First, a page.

Monday, 20 December 2010

Helmets and other things

What a carry on - or not a carry on depending on which airline you speak to!!! lol Most of the group who are going to Rwanda in January have to take a new motorbike helmet, but arrangements for the carriage of 10 helmets on board is extremely complicated. Fortunately Stephen is acting on behalf of us all and he has spent many hours trying to get a clear and accurate response. It is not necessarily the fault of the airline because they are subject to security regulations. Our helmets could be used as protection against an attack and therefore should be carried in the hold. However, even 'fragile' baggage is thrown around which would invalidate the effectiveness of said helmet in the event of a motorbike crash. So, at the moment messages are flying around right left and centre - which is more than can be said for the aeroplanes!

Sorry! That isn't funny especially if you are trying to get home for Christmas. It's not only the planes but also train travel and motorway travel is hazardous at the moment. Sadly Ken's train was cancelled and so we had to abandon our arrangements to meet up in Manchester today. Ken has been doing the job that I will be doing in Rwanda and has sent me lots of information useful to the work with schools. I was looking forward to talking with him face to face and still hope to do so before January 15th. Ken has been fantastically helpful and supportive and is not used to this cold weather!

As far as motorway travel is concerned, two very dear friends set off on Saturday morning to visit their daughter, who had just gone into labour, and got stuck on the M40 for approximately 10hours. They arrived safely at 3am to see mother, father and baby doing very well - but that grandchild will hear the story of 'The Struggle through the Snow' on every birthday for the next thirty years!!! xxx to Jessica, Duncan and Benjamin.

As for me I have a had a super Christmas weekend with my pals - concert of Christmas music on Saturday night, followed by visit to Real Ale pub. Sunday morning - the 'Pals Christmas Day' we opened our pressies and then had fun preparing our Christmas dinner with all the trimmings. In the evening, down to the 'Hollins and the Ivy' event at the Hollins in Macclesfield and a first sighting of new baby Darcey. Aaahhhh x 

Today? Back home to the nitty gritty organisations still going on for my departure in January. 

Travel safely everyone and remember 'Don't make unneccesary journeys' But my journey to spend Christmas with my lovely family is definitely necessary. xx

Sunday, 12 December 2010

Oh! Panic! Panic!

 I have several lists going and I'm feeling really pleased cos I've just ticked off 12 out of 20 tasks on 'Supplementary Page 1'of the spreadsheet that my brilliantly organised daughter, Naomi has set up for me!However, I have 4 other pages to go and I haven't looked at them yet - they include things like transferring the van insurance into my son John's name (done),booking and organising storage of my effects, getting a gas safety certificate , writing a will etc, etc. Add to this the 'do' on January 8th, (organised by my other brilliant daughter, Sara) and ... Christmas is coming!!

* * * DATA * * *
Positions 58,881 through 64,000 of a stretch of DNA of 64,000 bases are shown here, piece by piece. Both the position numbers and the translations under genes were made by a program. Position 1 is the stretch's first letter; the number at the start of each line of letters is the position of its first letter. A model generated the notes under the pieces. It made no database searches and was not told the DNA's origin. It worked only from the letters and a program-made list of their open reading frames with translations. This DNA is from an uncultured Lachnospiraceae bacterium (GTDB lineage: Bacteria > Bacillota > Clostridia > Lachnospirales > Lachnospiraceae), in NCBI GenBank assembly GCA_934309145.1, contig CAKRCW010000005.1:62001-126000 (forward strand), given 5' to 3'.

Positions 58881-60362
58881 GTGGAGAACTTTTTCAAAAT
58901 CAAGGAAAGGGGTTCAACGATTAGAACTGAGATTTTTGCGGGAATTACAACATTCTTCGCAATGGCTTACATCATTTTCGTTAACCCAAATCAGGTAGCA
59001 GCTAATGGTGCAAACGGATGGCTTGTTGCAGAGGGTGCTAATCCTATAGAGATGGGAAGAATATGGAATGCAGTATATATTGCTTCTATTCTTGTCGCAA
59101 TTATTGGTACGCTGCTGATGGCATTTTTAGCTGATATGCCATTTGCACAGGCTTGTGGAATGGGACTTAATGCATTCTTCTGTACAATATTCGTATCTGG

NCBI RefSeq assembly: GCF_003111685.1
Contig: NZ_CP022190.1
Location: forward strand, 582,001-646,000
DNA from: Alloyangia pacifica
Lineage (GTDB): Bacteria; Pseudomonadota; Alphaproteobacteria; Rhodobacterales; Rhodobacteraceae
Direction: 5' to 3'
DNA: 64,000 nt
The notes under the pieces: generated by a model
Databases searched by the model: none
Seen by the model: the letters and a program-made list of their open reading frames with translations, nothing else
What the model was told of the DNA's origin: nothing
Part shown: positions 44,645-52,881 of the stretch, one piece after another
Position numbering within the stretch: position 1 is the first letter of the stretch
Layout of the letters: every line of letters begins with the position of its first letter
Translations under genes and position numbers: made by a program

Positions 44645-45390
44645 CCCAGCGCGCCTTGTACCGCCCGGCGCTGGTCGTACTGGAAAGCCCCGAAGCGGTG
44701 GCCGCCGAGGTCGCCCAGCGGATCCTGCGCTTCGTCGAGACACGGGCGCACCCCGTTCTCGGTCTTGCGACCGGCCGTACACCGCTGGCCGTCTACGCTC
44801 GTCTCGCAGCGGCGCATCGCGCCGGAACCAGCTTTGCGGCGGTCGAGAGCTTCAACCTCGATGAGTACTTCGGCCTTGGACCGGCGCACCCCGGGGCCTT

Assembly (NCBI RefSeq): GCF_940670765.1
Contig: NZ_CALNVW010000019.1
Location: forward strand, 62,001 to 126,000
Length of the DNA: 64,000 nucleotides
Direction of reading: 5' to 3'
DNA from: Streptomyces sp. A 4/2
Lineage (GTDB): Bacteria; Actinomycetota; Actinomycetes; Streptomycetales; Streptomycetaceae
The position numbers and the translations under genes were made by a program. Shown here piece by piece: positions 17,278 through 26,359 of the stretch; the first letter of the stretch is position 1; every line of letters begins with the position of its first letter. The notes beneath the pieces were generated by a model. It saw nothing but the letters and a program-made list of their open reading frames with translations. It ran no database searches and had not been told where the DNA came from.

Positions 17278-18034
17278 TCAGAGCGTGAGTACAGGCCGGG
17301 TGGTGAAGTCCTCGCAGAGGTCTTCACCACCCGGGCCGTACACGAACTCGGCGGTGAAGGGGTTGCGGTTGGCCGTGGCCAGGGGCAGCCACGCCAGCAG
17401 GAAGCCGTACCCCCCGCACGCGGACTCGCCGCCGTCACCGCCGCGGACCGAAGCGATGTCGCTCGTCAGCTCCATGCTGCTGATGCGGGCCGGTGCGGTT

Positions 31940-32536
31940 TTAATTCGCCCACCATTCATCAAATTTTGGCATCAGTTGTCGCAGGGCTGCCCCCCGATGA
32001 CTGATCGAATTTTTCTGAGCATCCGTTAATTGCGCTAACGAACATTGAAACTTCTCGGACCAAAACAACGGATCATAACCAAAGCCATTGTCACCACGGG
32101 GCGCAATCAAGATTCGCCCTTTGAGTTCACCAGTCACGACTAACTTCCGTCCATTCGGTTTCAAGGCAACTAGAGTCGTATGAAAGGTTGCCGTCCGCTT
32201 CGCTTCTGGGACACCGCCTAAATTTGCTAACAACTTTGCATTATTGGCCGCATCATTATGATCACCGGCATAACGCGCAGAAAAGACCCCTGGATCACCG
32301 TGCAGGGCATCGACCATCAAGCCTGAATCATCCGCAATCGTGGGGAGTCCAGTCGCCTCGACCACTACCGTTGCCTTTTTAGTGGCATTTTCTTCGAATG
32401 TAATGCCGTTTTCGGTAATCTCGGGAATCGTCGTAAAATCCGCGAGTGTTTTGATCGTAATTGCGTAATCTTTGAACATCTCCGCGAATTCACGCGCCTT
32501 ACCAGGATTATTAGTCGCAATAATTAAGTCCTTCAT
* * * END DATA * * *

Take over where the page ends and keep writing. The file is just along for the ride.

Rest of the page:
This weekend though,saw the last of my shifts on the market in Rochdale. I am a founder member of a group called 'Fair For All' and every Saturday for four years we have staffed a stall in the centre of a very cold and draughty 
outdoor market.I have moaned a lot over the years but I will miss the comaraderie and friendliness of the market traders and the interesting people that pass by. Sometimes, they even stop to buy things!!I notice that the latest rota does not say that yesterday was my last shift on the market but instead it stated 'Tricia will not be available to do the market for two years' Oh Monica, Jan, Jenny and Diane you are all wonderful!!!!Happy Days :)

Monday, 6 December 2010

New skills and new friends

I have just returned from the last weekend of training before I go off to Rwanda. When I arrived back home last night I had to dig the snow and ice away from my front door before I could get in - I don't think I will be having that particular problem in a few weeks time!

The first part of the course was about health and security issues, so people of a queasy disposition got their chance to ask about creepy crawlies and naughty worms. The key learning points seem to be:

  • have all your vaccinations and keep them up to date
  • keep taking the anti- malarials
  • only drink clean boiled water
  • don't eat food from street sellers
  • sleep under a mosquito net
  • don't swim in the lakes
There is a small group of seven going to Rwanda in January and it was great to meet some of them this weekend. It's amazing to find out about the variety of placements available. People go out for 3months, 6 months, 12 months or two years, depending on the type of work that needs doing. My job involves long term change of attitudes and skill development, whereas another volunteer is going out to help some craft workers set up a small business and it needs to be time limited.

It was a busy but fun weekend and strangely enough we were sharing the conference centre with a large group of women and children from all over Africa - it was great to join in their very noisy celebrations and gave us a taste of what is to come.It was weird to think that we were going out to their countries just as they had arrived in ours!! Fantastic